Franklin tells his wife what Keller has been doing to Alex. His wife demands to see Alex in the abandoned bulding and finds him in a pool of blood, disfigured beyond recognition. She cries and begs him, but she is talking to a piece of flesh who doesn't react anymore. Then suddenly Alex tries to escape but only to end up even more injured. Franklin and his wife are horrified by Keller's manic determination: he has now built a Nazi-style torture chamber. Keller does not listen to their doubts, calling them weak.
The suspect, whose face we don't see because he wears a hood, breaks into both houses. The second time, in the white folks' house, Keller's wife hears him, and he barely escapes through the bedroom window, but she has become neurotic and neither her teenage son nor the detective pay attention to her story. She shows the detective to the basement, and he sees how full of goods it is. What does intrigue the detective is that the husband, Keller, has been going out for days, officially searching for Anna. The following morning the detective waits patiently and follows Keller to the abandoned building, but Keller sees him and makes a scene. Keller continues to torture Alex. When Keller has doubts, he prays to God to find the strength to continue his sadistic torture. The detective is downstairs, having guessed where Keller spends his days. Keller lies down next to a bottle pretending to have slept drunk there so that his wife would not see him drink. When the detective is about to discover the hidden torture chamber, he receives a call from the store clerk who has just seen the suspect in the store, buying children's clothes as usual. The detective rushes to arrest the young man, Bob. Again, no traces of the missing children and no clues. It looks like the young man lives alone in a big house. The walls of the entire house are covered in diagrams of mazes. There's a room full of trunks that look like graves. The detective opens one and finds snakes inside. He keeps frantically opening trunks while the snakes escape and crawl around the house. One trunk contains a book full of diagrams of mazes. He also finds children's clothing drenched in blood. The parents identify the clothes as belonging to their daughters. Now Keller knows for a fact that he has been torturing an innocent. Keller starts crying and we don't know whether he is crying for his daughter or for what he himself has done to Alex.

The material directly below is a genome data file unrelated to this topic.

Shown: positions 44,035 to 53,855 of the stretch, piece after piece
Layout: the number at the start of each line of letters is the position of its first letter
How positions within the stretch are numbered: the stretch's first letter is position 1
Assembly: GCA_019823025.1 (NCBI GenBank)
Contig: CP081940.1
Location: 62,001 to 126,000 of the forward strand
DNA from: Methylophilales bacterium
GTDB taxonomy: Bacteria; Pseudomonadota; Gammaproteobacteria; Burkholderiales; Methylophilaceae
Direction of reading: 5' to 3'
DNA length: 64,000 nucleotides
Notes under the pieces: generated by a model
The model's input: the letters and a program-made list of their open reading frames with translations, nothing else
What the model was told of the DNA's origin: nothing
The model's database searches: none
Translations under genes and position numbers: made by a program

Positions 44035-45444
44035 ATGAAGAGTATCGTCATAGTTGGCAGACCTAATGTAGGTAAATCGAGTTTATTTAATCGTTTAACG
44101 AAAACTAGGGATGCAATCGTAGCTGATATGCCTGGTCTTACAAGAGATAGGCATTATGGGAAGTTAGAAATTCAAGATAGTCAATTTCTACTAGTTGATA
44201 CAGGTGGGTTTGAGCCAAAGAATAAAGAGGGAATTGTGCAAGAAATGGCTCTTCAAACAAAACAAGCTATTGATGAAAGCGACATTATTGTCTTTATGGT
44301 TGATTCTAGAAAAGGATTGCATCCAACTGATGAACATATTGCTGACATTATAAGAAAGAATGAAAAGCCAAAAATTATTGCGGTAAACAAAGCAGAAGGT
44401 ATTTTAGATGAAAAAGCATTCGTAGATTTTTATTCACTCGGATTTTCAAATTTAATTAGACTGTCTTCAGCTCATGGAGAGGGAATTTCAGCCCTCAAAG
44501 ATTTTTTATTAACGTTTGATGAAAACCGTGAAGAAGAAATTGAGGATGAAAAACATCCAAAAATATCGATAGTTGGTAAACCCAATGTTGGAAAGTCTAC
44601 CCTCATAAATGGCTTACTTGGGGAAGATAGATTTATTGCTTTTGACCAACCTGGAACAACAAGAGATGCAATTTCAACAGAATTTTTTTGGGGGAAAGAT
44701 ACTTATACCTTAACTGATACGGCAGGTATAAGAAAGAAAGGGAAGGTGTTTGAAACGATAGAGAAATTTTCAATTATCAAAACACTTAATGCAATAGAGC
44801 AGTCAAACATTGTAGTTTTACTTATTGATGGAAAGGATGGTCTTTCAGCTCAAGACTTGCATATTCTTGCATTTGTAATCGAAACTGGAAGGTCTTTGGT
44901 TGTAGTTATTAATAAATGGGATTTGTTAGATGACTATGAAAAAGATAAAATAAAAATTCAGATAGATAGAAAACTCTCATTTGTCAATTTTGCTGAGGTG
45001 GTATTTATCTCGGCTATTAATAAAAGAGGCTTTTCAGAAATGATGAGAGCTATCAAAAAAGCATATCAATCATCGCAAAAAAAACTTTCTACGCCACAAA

Meanwhile the detective is watching Bob, obviously another mentally disabled man, drawing a maze for hours. The detective loses his temper, Bob manages to grab a gun and shoots himself in the mouth in front of him. If he is the kidnapper, he can no longer tell where the bodies of the children are.
Even knowing that Alex is innocent, Keller continues to torture him imprisoned in the dark torture chamber. Suddenly, Alex starts talking about a maze. On a hunch, Keller visits Alex's aunt. Keller learns that Alex was traumatized by an accident involving snakes. She says that her son died of cancer.
Another turn of events reopens the case: the forensic lab concludes that the blood on the children's clothes is pig's blood. It turns out that Bob was suffering of his own childhood trauma: he had been kidnapped himself as a child and was spending his life reenacting the crime, fascinated by real-world cases of child kidnappings. The detective cannot explain how he got hold of the children's clothes until he remembers Anna's mother reporting a break-in. All it takes is a few minutes under the bedroom's window to realize that she had told the truth: Bob stole Anna's clothes when he broke into the home.
Finally, out of the blue, Joy reappers, traumatized but alive, and is hospitalized. Keller and his wife rush to the hospital. Joy is under drugs and can barely move her head. We see flashes of the memories that crowd her mind. She only mumbles something that implies Keller she saw him where she was kept prisoner. The detective arrives just when Keller runs out of the hospital, jumps in his truck and starts driving away like a maniac. Keller, looking for Keller, heads for the abandoned building and hears Alex scream.
Keller, instead, has gone to Alex's house, suspecting that Joy saw him there when Keller came to talk to the aunt, in which case that's where Anna still is. The aunt lets him in but then points a gun at him. She forces him to handcuff himself and drink alcohol. As she escorts him to his truck, she rambles on that she and her husband had waged a war on God for taking their child's life, and that war consists in kidnapping other people's children. Two of those are Alex and Bob. Others were murdered. She makes him open a trap door in her backyard. There's a well-disguised pit underneath. She shoots him in the foot and pushes him down. She promises to dump his daughter's body there. She then drives Keller's truck away so that it can never be found.